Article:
Self-service BI has been gaining rapid popularity in recent times thanks to the technical sophistication provided by tools such as Tableau and Qlikview that have made it significantly easier for business-focused users to undertake complex analysis and data visualization tasks with minimal technical expertise. Yet, the true adoption of self-service BI in business community remains an elusive goal in majority of complex analysis scenarios. Meaningful insight delivery requires not only a deep understanding of data and underlying business processes but also to be able to perform ad-hoc analysis on the fly without getting bogged down in details of SQL programming or having to implement complex mathematical formulae for data transformation. We argue that without addressing the underlying data challenges, the true potential of self-service BI is unlikely to be realized notwithstanding the technical sophistication of reporting tools.

Defining self-service BI

To better understand the challenges involved in its more wide-spread business user adoption, we consider self-service BI as being made up of two key architectural building blocks

  • Reporting and Analysis layer-Tools used to perform analysis, build interactive dashboards, multi-device delivery mechanisms and so on
  • Data layer-Clean, transformed datasets assembled from multiple data sources and modelled as per unique business needs

Numerous technology solutions for the reporting and analysis layer have sprung up in the market and many major obstacles to wider business user adoption of BI (e.g. complex upfront data modelling, OLAP cube design, and query writing etc.) have been removed thanks to a compelling feature set that uses drag and drop functionality to implement powerful drill-down reporting and scenario-based analysis. However, an out-of-the-box cookie cutter style solution for the data layer remains an elusive goal for vendor community given the sheer amount of diversity in business requirements. Business users on the other hand cannot easily address the data challenges (despite rampant claims by many BI vendors of the ‘drag-and-drop’ capabilities of their tools) given the technical complexity involved. Consider just a few issues that highlight the challenges involved-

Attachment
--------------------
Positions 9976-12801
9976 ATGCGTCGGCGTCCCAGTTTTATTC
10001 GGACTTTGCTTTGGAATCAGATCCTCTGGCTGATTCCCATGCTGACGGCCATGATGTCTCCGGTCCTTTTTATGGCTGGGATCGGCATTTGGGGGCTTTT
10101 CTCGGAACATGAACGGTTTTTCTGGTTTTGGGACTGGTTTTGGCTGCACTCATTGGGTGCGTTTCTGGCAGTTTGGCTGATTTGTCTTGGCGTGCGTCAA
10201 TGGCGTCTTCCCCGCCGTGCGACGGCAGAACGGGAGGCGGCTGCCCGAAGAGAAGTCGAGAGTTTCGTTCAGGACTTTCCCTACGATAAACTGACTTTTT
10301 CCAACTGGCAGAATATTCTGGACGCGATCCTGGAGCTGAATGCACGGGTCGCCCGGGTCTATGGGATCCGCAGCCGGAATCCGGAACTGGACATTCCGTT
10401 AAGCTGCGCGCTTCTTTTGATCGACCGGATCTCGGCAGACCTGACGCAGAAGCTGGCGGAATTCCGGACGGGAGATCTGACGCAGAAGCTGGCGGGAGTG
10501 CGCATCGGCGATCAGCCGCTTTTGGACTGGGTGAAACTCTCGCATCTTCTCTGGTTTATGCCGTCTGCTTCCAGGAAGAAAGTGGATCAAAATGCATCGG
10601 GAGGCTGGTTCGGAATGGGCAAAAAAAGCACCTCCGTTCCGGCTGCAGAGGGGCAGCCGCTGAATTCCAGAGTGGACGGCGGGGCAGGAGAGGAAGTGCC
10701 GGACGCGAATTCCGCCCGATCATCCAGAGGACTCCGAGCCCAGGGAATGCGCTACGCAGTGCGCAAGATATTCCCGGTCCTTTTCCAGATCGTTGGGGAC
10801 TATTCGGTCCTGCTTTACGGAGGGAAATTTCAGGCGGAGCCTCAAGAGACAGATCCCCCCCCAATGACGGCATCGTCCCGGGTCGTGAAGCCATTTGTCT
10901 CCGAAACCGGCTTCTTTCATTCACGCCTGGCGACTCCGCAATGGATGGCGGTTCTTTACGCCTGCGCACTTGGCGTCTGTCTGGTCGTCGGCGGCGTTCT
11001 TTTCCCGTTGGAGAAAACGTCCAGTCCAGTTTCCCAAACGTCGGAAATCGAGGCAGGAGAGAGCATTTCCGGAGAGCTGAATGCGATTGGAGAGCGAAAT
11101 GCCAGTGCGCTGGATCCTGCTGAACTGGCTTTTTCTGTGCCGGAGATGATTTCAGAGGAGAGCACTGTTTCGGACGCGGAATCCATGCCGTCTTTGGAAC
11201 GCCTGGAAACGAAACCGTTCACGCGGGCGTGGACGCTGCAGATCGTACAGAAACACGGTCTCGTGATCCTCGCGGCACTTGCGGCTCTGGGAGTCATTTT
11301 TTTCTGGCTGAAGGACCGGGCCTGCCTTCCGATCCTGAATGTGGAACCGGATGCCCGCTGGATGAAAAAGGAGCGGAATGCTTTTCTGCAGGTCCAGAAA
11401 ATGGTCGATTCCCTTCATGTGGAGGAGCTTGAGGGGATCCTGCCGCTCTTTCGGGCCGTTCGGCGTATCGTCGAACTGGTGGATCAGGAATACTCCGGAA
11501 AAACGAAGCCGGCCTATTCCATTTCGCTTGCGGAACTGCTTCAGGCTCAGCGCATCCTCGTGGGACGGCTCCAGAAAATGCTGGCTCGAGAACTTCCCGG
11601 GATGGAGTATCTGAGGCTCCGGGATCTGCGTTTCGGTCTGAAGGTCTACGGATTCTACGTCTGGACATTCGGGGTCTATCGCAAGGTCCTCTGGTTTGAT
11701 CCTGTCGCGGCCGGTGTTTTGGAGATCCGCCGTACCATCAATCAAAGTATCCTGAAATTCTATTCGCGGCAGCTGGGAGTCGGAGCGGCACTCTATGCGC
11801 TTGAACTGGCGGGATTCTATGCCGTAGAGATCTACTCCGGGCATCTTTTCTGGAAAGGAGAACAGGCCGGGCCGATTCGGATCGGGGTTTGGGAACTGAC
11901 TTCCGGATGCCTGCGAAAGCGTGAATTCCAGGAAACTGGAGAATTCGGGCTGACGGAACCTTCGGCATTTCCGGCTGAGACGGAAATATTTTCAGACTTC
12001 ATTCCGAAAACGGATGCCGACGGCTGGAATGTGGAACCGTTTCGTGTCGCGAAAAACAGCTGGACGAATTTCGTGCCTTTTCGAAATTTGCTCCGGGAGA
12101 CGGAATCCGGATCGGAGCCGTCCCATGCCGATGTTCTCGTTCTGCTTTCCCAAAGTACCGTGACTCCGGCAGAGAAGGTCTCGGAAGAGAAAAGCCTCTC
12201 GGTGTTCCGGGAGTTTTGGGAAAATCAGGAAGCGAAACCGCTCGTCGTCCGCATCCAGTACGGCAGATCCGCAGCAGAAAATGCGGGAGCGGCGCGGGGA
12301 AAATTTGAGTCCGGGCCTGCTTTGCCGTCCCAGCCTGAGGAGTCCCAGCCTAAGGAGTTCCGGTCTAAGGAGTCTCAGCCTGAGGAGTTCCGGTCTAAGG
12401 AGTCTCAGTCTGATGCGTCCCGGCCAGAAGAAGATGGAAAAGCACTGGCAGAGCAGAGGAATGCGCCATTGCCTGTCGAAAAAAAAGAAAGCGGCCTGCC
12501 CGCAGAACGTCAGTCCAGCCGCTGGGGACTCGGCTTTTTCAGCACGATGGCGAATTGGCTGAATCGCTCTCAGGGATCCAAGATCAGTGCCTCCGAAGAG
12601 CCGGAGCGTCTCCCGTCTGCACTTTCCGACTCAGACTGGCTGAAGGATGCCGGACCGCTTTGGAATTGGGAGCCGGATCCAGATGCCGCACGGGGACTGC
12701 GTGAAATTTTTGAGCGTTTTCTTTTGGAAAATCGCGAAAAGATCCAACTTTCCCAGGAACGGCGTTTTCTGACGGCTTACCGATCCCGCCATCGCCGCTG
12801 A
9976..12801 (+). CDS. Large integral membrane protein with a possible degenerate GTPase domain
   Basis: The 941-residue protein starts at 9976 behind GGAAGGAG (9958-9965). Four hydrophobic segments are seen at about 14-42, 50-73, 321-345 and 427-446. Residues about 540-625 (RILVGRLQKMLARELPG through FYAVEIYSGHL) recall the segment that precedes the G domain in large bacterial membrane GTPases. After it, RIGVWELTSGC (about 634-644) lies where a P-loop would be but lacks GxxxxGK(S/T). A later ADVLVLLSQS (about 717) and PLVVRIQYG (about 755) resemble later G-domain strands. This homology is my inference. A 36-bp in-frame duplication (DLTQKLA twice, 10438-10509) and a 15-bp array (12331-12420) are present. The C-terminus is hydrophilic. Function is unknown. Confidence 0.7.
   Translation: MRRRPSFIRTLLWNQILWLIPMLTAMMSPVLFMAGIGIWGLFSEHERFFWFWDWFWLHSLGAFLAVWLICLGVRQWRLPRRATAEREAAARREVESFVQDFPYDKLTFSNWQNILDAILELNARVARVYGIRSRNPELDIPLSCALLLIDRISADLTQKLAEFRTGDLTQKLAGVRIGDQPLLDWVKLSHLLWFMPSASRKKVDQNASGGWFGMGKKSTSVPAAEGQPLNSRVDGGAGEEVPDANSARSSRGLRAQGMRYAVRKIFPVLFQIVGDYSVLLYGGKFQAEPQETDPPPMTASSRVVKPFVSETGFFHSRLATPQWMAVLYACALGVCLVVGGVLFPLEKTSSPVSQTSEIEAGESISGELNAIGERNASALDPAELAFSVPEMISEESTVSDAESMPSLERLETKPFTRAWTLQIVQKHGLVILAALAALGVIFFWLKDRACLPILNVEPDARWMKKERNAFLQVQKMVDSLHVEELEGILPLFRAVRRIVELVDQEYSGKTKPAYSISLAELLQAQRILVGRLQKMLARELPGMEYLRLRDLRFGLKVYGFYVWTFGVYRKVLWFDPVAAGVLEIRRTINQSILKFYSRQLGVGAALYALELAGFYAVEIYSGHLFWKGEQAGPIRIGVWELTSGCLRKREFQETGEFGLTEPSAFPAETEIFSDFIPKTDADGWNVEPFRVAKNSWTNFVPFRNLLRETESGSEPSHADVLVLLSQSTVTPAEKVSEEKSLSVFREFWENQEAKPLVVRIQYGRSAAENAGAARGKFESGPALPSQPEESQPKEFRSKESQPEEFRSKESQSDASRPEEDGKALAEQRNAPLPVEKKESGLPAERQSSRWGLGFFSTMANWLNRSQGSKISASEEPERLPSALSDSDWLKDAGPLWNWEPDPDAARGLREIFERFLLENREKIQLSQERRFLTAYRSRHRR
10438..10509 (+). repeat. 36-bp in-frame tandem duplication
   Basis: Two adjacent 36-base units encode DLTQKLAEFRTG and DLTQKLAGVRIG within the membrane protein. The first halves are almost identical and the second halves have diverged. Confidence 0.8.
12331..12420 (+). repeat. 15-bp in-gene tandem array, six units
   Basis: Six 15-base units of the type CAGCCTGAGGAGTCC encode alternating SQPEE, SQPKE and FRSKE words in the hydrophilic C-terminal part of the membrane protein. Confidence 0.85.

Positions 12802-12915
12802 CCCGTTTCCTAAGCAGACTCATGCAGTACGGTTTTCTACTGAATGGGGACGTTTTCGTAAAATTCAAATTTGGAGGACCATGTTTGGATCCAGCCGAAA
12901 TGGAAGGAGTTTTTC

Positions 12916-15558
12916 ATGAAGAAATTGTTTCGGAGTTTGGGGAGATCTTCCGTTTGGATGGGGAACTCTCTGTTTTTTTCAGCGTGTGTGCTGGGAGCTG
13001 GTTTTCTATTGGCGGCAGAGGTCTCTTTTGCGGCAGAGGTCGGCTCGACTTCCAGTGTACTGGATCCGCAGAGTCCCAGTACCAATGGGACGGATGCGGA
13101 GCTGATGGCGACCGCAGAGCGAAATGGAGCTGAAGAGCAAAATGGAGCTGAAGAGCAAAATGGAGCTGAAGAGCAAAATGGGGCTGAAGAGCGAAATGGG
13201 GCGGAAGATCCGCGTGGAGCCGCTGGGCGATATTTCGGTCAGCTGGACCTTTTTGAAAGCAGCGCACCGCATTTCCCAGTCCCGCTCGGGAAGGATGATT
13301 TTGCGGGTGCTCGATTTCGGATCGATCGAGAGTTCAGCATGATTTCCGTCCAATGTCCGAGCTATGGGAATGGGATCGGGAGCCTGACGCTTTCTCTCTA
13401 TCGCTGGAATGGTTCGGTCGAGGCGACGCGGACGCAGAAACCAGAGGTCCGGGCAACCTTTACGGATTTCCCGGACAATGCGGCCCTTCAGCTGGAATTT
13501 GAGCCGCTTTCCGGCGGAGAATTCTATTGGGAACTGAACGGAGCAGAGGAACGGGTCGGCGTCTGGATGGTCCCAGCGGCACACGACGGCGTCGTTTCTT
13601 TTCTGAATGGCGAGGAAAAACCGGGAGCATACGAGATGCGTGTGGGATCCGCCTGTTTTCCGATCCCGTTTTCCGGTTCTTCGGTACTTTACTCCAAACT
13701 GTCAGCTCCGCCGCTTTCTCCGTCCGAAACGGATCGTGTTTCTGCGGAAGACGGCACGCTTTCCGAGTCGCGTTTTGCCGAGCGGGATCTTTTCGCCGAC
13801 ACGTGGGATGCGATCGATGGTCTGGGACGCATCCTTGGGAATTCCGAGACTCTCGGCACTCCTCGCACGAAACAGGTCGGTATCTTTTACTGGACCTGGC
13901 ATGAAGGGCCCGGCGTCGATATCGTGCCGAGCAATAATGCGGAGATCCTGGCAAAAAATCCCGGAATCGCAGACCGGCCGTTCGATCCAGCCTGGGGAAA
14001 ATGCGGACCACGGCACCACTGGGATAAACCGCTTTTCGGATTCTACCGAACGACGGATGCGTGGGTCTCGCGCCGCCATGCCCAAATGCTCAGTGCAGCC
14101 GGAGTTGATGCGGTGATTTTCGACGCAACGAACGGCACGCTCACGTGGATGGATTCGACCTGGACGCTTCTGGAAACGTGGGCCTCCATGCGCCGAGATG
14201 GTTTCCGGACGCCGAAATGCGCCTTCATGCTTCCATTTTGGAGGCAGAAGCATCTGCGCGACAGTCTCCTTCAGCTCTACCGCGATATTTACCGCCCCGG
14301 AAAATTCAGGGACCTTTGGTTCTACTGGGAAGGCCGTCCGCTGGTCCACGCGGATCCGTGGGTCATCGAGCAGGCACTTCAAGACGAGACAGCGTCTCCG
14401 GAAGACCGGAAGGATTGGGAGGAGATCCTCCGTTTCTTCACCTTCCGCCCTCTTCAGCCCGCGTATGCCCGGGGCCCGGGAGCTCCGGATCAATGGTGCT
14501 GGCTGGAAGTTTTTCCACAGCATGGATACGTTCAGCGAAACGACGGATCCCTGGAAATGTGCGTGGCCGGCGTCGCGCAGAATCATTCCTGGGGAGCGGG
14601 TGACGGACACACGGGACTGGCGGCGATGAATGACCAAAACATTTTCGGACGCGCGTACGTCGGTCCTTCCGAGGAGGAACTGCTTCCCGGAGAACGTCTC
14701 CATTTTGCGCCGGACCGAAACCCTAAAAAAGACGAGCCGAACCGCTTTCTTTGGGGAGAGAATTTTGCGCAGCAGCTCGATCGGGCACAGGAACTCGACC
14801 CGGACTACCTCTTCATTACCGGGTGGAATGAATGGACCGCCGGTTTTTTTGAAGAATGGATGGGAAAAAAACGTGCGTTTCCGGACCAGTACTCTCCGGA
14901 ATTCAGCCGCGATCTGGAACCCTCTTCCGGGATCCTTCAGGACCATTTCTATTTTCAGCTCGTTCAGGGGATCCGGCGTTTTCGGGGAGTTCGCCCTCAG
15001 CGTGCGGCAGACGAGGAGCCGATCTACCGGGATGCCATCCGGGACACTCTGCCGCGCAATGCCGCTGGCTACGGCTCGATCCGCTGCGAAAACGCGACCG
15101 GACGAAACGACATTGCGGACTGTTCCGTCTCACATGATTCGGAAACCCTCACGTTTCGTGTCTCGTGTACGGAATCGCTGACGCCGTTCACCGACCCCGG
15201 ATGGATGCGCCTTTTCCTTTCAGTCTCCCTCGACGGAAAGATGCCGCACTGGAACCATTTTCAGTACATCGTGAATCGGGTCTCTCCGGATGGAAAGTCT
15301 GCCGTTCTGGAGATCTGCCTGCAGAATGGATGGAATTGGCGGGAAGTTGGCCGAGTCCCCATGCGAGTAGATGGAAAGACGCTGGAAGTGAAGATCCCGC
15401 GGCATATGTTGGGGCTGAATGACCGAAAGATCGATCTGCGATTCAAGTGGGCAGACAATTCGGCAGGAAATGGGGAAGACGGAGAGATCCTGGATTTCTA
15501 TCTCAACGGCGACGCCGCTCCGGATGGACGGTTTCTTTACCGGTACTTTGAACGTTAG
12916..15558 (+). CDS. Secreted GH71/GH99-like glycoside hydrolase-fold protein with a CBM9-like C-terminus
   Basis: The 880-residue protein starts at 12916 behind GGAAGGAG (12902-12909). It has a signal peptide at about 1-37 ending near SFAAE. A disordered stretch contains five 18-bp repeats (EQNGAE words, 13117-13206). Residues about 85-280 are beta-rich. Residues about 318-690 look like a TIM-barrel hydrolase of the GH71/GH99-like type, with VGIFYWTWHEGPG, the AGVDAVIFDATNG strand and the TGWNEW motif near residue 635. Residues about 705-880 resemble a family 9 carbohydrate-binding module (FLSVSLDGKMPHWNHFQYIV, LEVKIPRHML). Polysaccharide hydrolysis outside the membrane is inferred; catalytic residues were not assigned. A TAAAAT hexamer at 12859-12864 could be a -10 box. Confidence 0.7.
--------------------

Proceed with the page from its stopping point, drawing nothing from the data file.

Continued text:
• Getting automated data refresh from source-Tables used for analysis are usually aggregated from multiple data sources each with their own change frequency. Source systems have their own data transformation rules and multiple aggregation rules come into play before final datasets take shape. Take the example of a dataset that captures customer lifetime value. Orders are returned, free trials cancelled, or banks issue chargebacks and all these factors must be taken into account before calculating the final LTV at any given point in time. This is nearly impossible to implement in even the most advanced BI tools without extensive query writing
  • Data modelling challenges-Exploratory analysis requirements are rarely static. A table designed with a set of columns for one report may soon become obsolete as analysis requirements change. Without an appropriately designed data model, increases in data volumes increase can significantly degrade query processing times without significant upgrade of hardware capacity. Within Digital Marketing context, analysis of visitor level clickstream data for segment insights is virtually impossible without a well-defined underlying data model. Analysis of data in JSON nodes that are required to be changed frequently remains a big challenge.
  • Complexity of data transformations-Think calculated metrics in Tableau. While it may be relatively easy to write Tableau constructs to develop basic bespoke metrics, the approach becomes untenable (especially for business users) when complex data transformations and lookups are involved. A properly designed ETL backbone that generates appropriately formatted datasets remains the only viable option for addressing this constraint
  • IT (usually) does not understand the business-Dealing with marketing datasets requires significant understanding of both technology and marketing domain in general.  Building a database for conducting media de-duplication or attribution studies would typically involve strong IT skills with da eep understanding of principles of attribution, its commercial imperative, kind of data elements that would be required and the function of each and so on. Without these dual skills, the time and resource investment required by business users in educating IT staff would likely outweigh the benefits of obtaining clean data for self-service BI

The need then is for improving and expediting the data delivery mechanisms in terms of both cycle time and fitness for purpose so that high quality datasets can be made readily available to business users. We work with self-service Marketers to address exactly this issue. Our Consultants and Developers bring deep data integration and modelling expertise within the Digital Marketing domain and with extensive experience working with major BI tools including Tableau, Qlikview, and Microstrategy we can help rapidly build and deploy datasets that can be used with self-service BI tool of choice. With pay as you go pricing without any long term contracts and typical delivery cycle times of under 4 weeks, the business case for using our custom built marketing datafeeds can hardly be more compelling.

About the article

Informational article outlining the implementation components of self-service BI

Target audience

Tech savvy but primarily business focused users and analysts in Marketing departments looking for easier and more automated ways to insight delivery

About the Client

Specialist Marketing Solutions Consultancy looking to promote its marketing data integration service offering to self-service Marketers.